Members of the Conservative Party in Britain have been voting on who to replace Prime Minister Boris Johnson since Monday. Foreign Minister Liz Truss and ex-Finance Minister Rishi Sunak, who campaigned for votes at a campaign event in Exeter, southwest England, are standing to vote in the evening. "It's time to be bold," Truss told party members.
Sunak, 42, who is trailing in polls, promised "radical" tax cuts to reward citizens for "hard work" and spur growth. However, opponents accuse him of being responsible for the highest tax burden in 70 years. Truss also wants to lower taxes, but unlike Sunak, she wants to do it much faster.
Celebrity support for Truss
The 47-year-old favorite received prominent support from Secretary of Commerce Penny Mordaunt, who was eliminated in third place from the internal party competition for Johnson's successor and surprisingly stood behind Truss on Monday. "I could be sipping pina coladas right now. But I'm here because this is too important," said Mordaunt in Exeter. For her, Truss is the “candidate of hope”.
Truss is also considered a favorite because she repeatedly defended the outgoing Prime Minister Johnson and stood by him loyally. With the current Finance Minister Nadhim Zahawi, another prominent advocate joined Truss.
Result on September 5th
The party had announced that members would receive their ballot papers between August 1st and 5th. You can then cast your vote by letter or online until September 2 - and change your decision again before then. The result is to be announced on September 5th. The winner then also moves into the seat of government in Downing Street.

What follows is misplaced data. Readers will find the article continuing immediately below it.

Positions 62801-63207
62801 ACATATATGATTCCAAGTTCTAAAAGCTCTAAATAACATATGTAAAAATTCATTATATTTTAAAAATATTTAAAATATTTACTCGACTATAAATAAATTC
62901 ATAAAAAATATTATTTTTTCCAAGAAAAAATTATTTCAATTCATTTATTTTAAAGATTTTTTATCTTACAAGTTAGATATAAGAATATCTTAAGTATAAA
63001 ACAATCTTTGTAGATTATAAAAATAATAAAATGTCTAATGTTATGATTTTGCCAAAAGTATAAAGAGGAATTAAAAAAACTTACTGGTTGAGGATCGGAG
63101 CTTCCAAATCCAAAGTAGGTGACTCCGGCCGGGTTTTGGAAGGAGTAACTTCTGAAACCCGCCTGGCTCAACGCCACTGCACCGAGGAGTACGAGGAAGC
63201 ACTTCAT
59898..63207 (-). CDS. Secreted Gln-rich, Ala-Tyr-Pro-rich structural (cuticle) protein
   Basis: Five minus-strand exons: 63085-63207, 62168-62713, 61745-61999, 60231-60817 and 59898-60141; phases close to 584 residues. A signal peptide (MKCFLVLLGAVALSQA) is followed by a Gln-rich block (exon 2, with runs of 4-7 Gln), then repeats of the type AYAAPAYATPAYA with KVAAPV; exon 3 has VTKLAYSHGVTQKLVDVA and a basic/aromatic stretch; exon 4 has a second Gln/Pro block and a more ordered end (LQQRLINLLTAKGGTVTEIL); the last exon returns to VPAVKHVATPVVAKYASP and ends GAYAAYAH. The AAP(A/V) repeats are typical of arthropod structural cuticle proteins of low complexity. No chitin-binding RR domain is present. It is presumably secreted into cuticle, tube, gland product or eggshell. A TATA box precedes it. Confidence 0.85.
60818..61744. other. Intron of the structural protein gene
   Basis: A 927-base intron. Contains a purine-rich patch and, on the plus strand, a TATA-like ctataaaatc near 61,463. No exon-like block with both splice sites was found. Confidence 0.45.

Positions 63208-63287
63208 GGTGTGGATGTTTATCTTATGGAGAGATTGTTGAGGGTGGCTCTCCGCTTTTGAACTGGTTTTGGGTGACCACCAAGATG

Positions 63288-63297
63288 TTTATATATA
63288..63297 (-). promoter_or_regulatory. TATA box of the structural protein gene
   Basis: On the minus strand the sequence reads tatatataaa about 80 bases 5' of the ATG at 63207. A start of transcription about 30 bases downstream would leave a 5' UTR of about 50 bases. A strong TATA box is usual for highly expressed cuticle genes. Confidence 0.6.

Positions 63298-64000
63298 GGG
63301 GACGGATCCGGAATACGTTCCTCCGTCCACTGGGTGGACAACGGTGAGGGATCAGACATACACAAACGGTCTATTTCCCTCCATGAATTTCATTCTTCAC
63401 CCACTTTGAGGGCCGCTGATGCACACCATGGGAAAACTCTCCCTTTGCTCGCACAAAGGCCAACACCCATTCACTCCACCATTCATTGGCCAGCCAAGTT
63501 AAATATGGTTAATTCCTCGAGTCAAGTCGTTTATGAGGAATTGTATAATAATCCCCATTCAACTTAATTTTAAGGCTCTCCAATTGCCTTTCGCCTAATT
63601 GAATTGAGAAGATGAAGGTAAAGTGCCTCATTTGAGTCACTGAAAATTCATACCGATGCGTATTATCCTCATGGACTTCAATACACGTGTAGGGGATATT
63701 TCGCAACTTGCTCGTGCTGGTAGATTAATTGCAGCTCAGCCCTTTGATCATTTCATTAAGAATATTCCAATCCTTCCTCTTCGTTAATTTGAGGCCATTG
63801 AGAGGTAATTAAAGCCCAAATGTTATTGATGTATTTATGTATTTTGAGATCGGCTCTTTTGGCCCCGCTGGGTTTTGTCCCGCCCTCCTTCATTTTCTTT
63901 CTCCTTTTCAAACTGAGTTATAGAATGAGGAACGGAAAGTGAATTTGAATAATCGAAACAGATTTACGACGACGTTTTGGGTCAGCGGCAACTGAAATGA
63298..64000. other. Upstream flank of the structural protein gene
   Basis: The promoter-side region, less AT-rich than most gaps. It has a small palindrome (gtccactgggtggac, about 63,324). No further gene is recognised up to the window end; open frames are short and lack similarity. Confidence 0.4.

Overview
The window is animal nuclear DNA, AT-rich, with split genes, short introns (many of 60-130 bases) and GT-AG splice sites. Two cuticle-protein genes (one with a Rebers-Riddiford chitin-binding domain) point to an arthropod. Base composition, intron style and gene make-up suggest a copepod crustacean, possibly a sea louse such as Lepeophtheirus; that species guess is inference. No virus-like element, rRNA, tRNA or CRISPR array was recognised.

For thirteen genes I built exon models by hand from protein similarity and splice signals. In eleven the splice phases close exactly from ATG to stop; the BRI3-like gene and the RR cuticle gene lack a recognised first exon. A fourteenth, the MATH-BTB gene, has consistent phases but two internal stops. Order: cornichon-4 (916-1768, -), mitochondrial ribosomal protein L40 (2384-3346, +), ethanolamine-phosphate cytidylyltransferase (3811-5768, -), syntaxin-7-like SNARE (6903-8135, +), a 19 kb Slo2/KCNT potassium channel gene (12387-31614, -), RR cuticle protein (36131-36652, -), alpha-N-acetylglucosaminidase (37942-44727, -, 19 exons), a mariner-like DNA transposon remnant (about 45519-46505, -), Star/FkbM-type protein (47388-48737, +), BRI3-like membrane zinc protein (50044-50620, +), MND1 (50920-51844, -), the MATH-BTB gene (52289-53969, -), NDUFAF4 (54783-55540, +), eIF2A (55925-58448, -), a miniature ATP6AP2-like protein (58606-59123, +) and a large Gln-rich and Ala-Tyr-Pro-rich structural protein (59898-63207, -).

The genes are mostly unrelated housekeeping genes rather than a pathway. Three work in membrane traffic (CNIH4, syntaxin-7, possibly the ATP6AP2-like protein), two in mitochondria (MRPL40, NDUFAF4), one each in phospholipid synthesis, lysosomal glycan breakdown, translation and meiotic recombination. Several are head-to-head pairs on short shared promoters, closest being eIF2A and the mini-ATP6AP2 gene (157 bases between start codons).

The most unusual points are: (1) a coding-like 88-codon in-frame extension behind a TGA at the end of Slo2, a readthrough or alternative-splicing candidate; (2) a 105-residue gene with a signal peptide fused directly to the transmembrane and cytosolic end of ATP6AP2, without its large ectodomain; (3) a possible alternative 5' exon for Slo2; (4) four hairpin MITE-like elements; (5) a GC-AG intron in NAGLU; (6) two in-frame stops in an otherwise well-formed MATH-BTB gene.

Incumbent Prime Minister Johnson announced his resignation on July 7 after unprecedented pressure from the cabinet. Several scandals followed. Many conservatives regret Johnson's departure.
It will now be exciting to see whether Truss and Sunak will change the tone in the coming weeks. This Thursday they meet in a TV duel. Ten more regional conferences, so-called hustings, are also planned before the end of the voting period, at which the two candidates will answer questions from the party base.
A small circle decides
All members who joined the Tory party by 3 June at the latest are eligible to vote. As in previous runoff elections, criticism is caused by the fact that only a small circle of people decides who will be at the head of the country with around 67 million inhabitants.
The Conservatives do not provide information on the number of their members. The party only announced that there are now more voters than when Boris Johnson was elected in 2019. At that time, around 160,000 people took part, around 0.3 percent of the entire electorate. Estimates now assume up to 200,000 members. An early parliamentary election after the decision is called for by the opposition, but is not mandatory. The next regular nationwide vote is scheduled for 2024.